The last half of July and most of August have been a whirlwind of rare plant monitoring and GeoBOB! I’ve been helping out a lot with Silene spaldingii (SISP2) monitoring – I’ve been to sites with 50+ plants (not usually so robust!) – and with that comes updating GeoBOB, a geographic database used for biological observations of rare/threatened/endangered plants and animals. Once I got through the training, I was ready to go! I’ve been lucky enough to see populations of over 100 plants and located 2 new sites! It’s been a great year for not just SISP2, but most late spring and summer plants, much in part to the heavy spring rains! As the SISP2 monitoring wound down, I was lucky enough to get to spend a week at the San Juan Islands National Monument collecting seeds.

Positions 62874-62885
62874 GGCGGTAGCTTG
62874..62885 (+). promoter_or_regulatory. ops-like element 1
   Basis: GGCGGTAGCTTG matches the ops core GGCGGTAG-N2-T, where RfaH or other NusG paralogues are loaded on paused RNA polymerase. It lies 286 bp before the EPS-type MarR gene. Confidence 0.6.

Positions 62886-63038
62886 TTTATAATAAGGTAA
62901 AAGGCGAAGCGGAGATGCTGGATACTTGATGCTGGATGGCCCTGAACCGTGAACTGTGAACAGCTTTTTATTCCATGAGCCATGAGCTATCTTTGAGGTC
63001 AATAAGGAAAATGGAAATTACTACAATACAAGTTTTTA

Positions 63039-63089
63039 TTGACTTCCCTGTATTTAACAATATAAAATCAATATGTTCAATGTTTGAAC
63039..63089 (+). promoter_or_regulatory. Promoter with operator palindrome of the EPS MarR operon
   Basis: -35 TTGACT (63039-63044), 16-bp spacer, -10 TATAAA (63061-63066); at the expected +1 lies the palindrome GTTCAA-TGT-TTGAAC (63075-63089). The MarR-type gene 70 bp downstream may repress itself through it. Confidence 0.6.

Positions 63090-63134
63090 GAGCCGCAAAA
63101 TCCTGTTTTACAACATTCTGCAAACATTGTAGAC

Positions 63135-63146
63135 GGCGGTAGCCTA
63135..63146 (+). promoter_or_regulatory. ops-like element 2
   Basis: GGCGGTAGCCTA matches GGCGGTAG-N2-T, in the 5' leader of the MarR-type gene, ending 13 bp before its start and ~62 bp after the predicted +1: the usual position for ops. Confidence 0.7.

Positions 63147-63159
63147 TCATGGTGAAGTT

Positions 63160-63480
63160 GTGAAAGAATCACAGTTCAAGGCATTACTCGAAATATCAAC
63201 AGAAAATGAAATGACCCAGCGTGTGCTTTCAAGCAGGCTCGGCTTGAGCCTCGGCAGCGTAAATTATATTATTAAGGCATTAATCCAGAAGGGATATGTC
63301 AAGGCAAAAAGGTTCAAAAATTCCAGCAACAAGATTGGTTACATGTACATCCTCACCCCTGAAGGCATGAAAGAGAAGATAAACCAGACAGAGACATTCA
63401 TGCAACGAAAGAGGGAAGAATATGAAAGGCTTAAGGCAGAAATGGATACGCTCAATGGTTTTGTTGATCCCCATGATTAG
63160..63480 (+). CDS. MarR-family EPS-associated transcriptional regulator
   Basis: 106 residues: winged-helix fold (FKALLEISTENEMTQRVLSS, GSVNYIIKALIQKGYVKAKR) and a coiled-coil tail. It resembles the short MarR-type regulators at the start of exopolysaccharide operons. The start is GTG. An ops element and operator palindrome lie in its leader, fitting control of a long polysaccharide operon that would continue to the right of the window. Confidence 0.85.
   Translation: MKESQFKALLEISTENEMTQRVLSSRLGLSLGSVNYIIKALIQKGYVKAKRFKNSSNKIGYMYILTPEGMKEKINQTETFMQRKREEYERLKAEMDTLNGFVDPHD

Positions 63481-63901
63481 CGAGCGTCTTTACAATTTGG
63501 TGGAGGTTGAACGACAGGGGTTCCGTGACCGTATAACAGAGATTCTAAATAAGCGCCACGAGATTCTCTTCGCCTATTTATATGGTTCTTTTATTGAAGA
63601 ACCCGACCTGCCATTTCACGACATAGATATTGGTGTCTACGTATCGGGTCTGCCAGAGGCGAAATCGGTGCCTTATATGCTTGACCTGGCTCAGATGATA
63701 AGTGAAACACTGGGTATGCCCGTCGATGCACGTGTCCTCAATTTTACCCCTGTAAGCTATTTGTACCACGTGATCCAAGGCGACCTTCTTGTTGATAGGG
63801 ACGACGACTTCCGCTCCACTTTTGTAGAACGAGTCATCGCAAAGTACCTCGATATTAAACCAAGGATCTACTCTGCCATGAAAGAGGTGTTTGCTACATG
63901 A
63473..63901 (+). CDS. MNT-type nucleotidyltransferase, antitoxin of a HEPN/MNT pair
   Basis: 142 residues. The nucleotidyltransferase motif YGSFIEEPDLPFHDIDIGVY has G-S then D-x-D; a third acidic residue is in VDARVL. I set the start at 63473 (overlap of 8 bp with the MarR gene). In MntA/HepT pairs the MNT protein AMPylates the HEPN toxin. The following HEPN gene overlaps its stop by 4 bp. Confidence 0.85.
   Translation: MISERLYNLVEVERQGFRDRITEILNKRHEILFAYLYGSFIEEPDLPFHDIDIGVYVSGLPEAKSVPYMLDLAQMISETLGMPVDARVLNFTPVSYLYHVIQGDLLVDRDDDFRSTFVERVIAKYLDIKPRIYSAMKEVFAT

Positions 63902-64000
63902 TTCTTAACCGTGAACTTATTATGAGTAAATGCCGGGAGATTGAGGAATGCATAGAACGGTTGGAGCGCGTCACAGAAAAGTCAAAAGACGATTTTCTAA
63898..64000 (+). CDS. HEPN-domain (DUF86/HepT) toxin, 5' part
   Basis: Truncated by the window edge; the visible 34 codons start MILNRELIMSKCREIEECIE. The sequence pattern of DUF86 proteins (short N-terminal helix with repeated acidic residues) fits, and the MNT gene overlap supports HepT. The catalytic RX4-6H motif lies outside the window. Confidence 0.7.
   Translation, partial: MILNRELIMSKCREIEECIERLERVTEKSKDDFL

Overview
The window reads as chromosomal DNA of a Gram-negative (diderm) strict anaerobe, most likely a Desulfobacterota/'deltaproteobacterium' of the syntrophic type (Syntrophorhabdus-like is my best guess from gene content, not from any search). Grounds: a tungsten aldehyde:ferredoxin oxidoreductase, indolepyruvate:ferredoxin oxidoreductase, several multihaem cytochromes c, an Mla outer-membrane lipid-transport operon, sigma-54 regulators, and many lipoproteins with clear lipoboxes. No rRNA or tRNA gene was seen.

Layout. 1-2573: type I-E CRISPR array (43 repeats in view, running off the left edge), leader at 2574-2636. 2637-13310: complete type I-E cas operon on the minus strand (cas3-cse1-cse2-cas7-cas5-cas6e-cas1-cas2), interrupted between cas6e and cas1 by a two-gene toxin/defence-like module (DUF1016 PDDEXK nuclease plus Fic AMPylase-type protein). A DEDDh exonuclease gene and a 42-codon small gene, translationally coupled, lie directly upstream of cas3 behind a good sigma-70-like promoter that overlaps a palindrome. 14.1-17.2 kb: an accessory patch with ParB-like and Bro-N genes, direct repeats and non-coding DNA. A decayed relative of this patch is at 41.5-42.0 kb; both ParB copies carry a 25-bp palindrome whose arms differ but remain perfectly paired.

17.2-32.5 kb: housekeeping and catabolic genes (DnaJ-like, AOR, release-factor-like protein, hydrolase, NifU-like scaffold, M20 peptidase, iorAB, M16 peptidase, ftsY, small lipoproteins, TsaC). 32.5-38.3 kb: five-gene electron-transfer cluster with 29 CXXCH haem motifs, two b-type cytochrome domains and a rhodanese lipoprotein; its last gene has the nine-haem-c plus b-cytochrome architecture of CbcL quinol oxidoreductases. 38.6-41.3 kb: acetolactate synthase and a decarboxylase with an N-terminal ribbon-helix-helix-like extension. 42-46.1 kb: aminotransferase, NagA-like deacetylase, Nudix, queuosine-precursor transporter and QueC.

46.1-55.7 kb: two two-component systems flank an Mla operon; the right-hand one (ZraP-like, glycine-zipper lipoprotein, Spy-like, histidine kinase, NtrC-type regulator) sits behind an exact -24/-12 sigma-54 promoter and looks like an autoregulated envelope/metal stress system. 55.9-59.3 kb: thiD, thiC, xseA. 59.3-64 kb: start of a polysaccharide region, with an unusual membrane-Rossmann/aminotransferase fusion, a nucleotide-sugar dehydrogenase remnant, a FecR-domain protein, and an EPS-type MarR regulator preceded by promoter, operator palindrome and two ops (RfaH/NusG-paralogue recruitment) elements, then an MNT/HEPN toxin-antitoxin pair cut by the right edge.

The timing lined up perfectly with the eclipse, which was ~90% visible at the Islands. That Monday morning I went out with a park ranger named Rosie (if you BLMers read the articles on Inside Passage, Rosie was featured in a story a few weeks back about working with Junior Rangers on the islands) to Iceberg Point to get a feel for the island’s plant life and for Rosie to complete the monitoring at Iceberg Point Monument. We counted about 23 people, 2 dogs (on leashes!! Go Humans!), and 23 sea lions! While there we enjoyed the eclipse; Lopez Island got considerably cooler and the sunlight dimmed, although nothing like what was experienced by those in the path of totality.